Admirals Road is an arterial road with higher volumes of speed and traffic, necessitating a need for enhanced separation between bicycles and motor vehicles. This section of road is also a critical connector between the E&N Trail and the Galloping Goose, both of which are high quality, low stress cycling facilities. The 1.5m bike lane suggested in the current plan is not in line with the class of facility as prescribed by the CRD’s Pedestrian and Cycling Master Plan. This is a critical gap between the E&N and Galloping Goose trails that needs to be closed with the same high quality facility that both of those trails offer.
Enhanced buffers for cyclists on Admirals Road (Class 1 Cycling Facility)
Township of Esquimalt Proposed section for Admirals Road
The concept drawings for this bike facility ignore the necessity to guide cyclists up to and through intersections such as Colville and Admirals. Most traffic conflicts occur at intersections. If we are to encourage more people to ride their bikes, reduce stress and decrease conflicts, intersection design must be unequivocal. Omitting cycling facilities at intersections altogether is not the answer and will not encourage less confident cyclists to ride more.
For example, right hand turns at the intersections of Admirals and Esquimalt and Admirals and Woodway show long right hand turn lanes. This allows motors vehicles to carry higher speeds into intersections and poses a challenge to cyclists wanting to continue straight. We need to decrease the speed differential between road users at intersections to decrease conflicts and improve safety. Shorter right hand turn lanes will slow motor vehicle traffic. Signage telling turning motor vehicles to yield to cyclists in combination with a bike box would also improve safety and decrease conflicts. Implementing these solutions are part of what it means to prioritize bikes and encourage more people to ride.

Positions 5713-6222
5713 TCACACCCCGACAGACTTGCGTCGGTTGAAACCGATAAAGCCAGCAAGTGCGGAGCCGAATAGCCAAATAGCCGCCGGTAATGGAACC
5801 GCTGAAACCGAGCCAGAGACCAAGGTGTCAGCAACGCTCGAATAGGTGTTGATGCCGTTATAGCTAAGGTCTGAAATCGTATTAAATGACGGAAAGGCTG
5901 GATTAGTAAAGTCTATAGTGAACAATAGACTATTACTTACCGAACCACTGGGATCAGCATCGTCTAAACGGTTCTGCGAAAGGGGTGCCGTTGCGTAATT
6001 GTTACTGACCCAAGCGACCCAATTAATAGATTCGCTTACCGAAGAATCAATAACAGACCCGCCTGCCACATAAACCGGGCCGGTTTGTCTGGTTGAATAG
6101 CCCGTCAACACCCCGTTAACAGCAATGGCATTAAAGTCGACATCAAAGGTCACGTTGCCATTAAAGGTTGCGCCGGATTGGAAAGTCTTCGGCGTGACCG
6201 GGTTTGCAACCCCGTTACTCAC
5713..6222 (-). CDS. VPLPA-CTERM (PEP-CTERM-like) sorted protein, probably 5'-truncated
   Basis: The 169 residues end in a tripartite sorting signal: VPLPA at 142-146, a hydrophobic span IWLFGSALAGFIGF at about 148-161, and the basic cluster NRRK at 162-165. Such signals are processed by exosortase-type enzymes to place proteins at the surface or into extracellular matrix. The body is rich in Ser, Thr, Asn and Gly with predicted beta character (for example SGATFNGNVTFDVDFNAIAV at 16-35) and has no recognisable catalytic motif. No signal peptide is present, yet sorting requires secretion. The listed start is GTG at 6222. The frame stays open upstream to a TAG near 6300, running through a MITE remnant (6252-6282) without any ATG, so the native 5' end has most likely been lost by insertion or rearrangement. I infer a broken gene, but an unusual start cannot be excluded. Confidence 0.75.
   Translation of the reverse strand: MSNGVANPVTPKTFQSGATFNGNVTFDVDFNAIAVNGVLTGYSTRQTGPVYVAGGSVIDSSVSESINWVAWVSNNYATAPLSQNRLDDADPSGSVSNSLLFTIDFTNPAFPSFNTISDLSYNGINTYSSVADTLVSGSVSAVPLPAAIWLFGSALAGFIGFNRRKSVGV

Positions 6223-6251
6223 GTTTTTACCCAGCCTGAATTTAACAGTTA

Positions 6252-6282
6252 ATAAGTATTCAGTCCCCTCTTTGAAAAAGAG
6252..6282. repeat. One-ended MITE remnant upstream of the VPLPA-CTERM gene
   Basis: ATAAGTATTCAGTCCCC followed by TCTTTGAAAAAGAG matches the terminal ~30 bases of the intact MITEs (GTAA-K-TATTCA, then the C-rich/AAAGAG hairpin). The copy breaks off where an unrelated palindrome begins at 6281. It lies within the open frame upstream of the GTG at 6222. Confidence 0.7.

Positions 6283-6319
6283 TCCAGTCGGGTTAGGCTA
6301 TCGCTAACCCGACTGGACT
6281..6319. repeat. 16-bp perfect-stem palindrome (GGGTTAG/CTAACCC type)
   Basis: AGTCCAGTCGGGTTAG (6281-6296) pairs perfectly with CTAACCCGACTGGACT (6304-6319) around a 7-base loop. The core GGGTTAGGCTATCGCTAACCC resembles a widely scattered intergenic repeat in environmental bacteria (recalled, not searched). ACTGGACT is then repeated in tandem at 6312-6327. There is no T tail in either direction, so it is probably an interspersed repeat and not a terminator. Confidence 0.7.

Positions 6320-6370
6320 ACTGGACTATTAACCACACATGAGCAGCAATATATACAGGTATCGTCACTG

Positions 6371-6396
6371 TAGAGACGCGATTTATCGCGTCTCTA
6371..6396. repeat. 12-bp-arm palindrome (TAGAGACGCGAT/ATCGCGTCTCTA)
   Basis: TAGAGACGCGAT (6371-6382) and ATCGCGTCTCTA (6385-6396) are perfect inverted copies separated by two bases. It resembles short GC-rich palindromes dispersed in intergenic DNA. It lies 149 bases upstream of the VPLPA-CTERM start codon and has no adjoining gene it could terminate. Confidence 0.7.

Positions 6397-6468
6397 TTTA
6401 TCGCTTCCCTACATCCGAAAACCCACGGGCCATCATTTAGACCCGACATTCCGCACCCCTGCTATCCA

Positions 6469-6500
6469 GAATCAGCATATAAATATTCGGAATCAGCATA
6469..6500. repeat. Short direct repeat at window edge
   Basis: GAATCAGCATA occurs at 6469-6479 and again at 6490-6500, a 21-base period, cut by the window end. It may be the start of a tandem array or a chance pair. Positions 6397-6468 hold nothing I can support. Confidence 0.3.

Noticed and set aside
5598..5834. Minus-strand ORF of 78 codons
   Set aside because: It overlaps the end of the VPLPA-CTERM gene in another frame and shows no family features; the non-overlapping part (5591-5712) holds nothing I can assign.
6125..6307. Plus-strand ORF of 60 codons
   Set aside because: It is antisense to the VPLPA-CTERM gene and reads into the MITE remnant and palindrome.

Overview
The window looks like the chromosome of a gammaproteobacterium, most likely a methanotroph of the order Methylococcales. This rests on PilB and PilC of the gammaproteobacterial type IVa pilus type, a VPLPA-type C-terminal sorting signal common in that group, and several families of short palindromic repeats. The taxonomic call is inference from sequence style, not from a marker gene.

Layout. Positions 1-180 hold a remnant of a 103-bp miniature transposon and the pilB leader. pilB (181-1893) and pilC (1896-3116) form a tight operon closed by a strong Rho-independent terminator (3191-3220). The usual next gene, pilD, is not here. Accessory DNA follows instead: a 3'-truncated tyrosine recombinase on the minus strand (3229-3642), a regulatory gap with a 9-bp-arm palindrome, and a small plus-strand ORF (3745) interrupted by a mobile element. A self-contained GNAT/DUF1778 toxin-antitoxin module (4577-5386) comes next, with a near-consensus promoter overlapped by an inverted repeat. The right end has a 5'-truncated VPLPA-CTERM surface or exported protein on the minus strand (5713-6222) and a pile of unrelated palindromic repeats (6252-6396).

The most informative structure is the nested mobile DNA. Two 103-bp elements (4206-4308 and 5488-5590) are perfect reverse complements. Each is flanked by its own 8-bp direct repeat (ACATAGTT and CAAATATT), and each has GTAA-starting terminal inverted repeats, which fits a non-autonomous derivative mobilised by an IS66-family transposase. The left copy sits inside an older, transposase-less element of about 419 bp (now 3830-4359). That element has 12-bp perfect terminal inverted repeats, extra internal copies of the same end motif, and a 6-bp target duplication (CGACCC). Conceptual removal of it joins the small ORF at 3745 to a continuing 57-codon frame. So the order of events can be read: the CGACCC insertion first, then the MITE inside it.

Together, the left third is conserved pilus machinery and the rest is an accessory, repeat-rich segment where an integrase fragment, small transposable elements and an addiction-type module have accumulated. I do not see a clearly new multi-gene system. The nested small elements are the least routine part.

Finally, the current design does not recognize the challenges and inconveniences for cyclists at public transit bus stops. For people riding bikes ‘playing tag’ with transit buses is dangerous and increases the energy needed for cyclists by increasing stops and starts. Redirecting cyclists to the outside of the transit stop is becoming the common practice across North America. Placing the cycleway on the outside of the transit stop reduces delay for transit and cyclists and makes cyclists safer.
If the Township of Esquimalt has serious ambitions to meet its bicycle mode share targets outlined in its OCP and the CRD’s PCMP the local government must not waste scarce cycling dollars on obsolete cycling facilities. The cycling facilities outlined in the conceptual drawings will do nothing to encourage the large interested but concerned demographic to cycle. Transportation facilities must be designed and built to accommodate future growth. The bike facilities proposed here are designed for 1995 and not up to current best practices.